‘It’s Important To Have Blak Voices’: Why Narelda Jacobs Leading A National News Bulletin Is Monumental

Image courtesy of Channel 10
Narelda Jacobs
As the shuffling of on-air talent continues across major Australian TV networks ahead of the new year, the latest development marks some progress for First Nations representation on screen.
Narelda Jacobs has been announced as the host of Channel 10's new one-hour national news bulletin, 10 News First: Midday.
The Whadjuk Noongar journalist is the first queer, Indigenous woman to host a national news show on the commercial channel, and will begin her role in the new year, as well as continue appearing as a panellist on Studio 10.
"Talk about hitting the ground running in 2023. I’m thrilled to be able to share the world’s big moments on Studio 10, then deliver the day’s biggest headlines on 10 News First: Midday," Jacobs said in an official press statement.
“When viewers stop to catch a breath at midday, I’ll be there with an exciting new national bulletin alongside some of the country’s best reporters.”
The announcement has moved many diversity advocates, with one Indigenous journalist telling Refinery29 Australia "it's important to have Blak voices" on news and current affairs television, now more than ever.
"As Australia prepares for a referendum on constitutionally enshrining an Indigenous Voice to Parliament, it's important to have Blak voices at the forefront of coverage to ensure a diversity of First Nations perspectives are covered," she said, asking to remain anonymous.
"Indigenous staff in decision-making roles in newsrooms is the best way to approach Indigenous affairs, and seeing Narelda present Channel 10 news bulletins makes me feel like the broadcaster cares about First Nations voices."
Jacobs joined the Studio 10 team in 2020 after presenting 10 News First Perth for over a decade. She's been very vocal about the need for improved Indigenous and LGBTQ+ representation on Aussie TV, and was the brain behind Dinner Guest, a diverse female-led talk show that was pitched during 10's Pilot Week but unfortunately didn't get picked up.
While the US and UK entertainment industries have a plethora of popular female chat shows, Australia is far behind and it's a gap that Jacobs highlighted to MasterChef's Melissa Leong when she asked her to be part of the pilot.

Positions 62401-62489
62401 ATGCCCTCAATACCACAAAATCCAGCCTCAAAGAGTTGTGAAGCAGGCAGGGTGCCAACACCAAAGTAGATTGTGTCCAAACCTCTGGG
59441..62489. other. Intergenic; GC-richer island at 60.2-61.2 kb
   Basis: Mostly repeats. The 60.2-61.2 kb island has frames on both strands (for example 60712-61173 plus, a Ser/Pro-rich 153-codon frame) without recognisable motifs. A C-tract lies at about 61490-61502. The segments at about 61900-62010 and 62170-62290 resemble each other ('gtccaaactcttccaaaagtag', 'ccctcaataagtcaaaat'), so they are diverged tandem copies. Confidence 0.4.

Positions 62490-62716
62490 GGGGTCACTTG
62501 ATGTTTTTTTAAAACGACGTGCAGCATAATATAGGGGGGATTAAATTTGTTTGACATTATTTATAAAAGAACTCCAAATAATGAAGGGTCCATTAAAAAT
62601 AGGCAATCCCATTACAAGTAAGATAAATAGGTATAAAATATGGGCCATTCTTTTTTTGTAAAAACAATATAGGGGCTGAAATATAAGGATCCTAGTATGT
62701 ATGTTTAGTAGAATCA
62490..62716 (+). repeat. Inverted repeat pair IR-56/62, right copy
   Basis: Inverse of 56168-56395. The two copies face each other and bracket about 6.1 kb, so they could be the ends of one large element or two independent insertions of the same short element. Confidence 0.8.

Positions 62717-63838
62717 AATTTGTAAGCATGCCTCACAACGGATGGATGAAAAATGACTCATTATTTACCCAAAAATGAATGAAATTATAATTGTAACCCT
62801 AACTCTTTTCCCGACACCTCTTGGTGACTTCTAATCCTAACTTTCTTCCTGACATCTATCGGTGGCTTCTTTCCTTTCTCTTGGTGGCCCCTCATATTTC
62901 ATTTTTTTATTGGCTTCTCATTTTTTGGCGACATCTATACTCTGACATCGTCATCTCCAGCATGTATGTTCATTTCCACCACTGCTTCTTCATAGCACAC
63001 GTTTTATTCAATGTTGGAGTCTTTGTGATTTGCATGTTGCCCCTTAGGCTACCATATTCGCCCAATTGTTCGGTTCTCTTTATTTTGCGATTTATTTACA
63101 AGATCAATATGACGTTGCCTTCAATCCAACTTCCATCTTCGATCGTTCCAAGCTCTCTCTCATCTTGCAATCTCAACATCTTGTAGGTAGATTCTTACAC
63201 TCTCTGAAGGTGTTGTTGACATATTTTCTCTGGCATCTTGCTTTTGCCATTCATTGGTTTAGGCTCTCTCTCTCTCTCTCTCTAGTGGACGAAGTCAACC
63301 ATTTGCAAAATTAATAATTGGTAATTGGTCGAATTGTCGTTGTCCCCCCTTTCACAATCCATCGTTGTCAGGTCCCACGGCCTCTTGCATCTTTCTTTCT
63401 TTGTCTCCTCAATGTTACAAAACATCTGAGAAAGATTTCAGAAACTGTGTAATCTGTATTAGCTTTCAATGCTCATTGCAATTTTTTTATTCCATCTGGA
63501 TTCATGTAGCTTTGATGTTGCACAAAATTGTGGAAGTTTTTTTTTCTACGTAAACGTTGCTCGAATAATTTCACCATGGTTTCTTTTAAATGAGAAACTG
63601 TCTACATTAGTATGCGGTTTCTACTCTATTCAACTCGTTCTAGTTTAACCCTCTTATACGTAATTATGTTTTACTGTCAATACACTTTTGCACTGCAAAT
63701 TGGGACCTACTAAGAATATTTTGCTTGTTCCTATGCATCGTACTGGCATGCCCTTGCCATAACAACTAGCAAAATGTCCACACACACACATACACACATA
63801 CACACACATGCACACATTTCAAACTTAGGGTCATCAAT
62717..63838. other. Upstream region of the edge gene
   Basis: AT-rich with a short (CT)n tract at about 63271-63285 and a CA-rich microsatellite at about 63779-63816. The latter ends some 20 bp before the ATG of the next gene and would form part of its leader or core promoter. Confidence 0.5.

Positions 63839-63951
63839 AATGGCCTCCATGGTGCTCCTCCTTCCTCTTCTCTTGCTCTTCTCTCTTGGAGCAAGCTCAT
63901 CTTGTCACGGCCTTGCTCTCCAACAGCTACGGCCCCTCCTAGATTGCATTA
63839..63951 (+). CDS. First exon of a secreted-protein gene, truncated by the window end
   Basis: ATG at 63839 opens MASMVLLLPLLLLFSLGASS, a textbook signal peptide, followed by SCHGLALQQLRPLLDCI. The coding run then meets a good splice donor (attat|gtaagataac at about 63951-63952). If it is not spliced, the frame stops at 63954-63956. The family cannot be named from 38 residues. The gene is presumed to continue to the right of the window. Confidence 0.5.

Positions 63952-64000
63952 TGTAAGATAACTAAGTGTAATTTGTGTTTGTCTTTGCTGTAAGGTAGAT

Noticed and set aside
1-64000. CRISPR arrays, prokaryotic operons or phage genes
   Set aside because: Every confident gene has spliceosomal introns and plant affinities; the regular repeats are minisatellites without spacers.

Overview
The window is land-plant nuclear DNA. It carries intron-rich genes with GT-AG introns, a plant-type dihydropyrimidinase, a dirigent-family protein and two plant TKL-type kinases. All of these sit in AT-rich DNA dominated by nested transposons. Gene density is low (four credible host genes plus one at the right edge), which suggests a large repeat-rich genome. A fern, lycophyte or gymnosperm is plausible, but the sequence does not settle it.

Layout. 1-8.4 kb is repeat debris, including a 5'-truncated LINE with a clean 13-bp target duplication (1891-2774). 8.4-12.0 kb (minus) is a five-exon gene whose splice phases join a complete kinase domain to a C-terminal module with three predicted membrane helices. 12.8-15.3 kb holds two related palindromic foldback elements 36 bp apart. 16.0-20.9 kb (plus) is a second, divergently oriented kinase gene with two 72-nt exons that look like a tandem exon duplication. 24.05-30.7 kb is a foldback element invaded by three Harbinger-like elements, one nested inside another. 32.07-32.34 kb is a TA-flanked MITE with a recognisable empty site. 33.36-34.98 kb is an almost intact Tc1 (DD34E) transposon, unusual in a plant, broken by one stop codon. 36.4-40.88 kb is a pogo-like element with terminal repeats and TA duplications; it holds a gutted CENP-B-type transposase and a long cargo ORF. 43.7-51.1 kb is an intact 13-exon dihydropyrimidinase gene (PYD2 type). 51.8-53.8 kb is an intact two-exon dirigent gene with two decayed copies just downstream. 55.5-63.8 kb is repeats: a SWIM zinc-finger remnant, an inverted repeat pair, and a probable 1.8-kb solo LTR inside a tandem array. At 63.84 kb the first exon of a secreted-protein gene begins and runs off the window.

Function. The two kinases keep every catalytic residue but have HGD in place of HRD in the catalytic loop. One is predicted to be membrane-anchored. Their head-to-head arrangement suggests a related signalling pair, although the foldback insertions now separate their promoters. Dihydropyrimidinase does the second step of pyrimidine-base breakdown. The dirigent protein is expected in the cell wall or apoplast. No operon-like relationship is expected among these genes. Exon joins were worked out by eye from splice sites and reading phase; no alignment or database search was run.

"She [Jacobs] said, 'Why is it that there's no chat show in Australia that's driven by women of colour, minorities or underrepresented voices and perspectives? Wouldn't it be amazing if we could create that and we could give a platform and amplification to the stories and perspectives that are just really sorely underrepresented in Australia?'," Leong previously told Refinery29 Australia.
Jacobs' new TV role comes after Channel 10 recently revealed that Studio 10 host Sarah Harris would be leaving the morning panel show to replace Carrie Bickmore on The Project, while Channel 9's Today show presenter Allison Langdon will be replaced by Sarah Abo, while she takes over hosting A Current Affair from Tracy Grimshaw.
Two weeks ago a new report examining cultural diversity in Australian news and current affairs TV shows was released.
The Who Gets To Tell Australian Stories? 2.0 report by Media Diversity Australia (MDA) and academics from UTS and The University of Sydney concludes that 78% (up from 75% in 2019) of on-air talent on news and current affairs television are Anglo-Celtic. Meanwhile, only 6.1% are from a non-European background and 5.4% are Indigenous.
These figures were based on 25,000 items broadcast on 103 news and current affairs programs between June 1 and June 14 this year. This included breakfast news, early evening news, prime time news, late night news, weekend news and news updates, and various current affairs shows.
While Jacobs' new gig is very much welcomed, more Indigenous and multicultural representation on-screen is sorely needed and we can only hope this is the beginning of a new chapter in Aussie TV.
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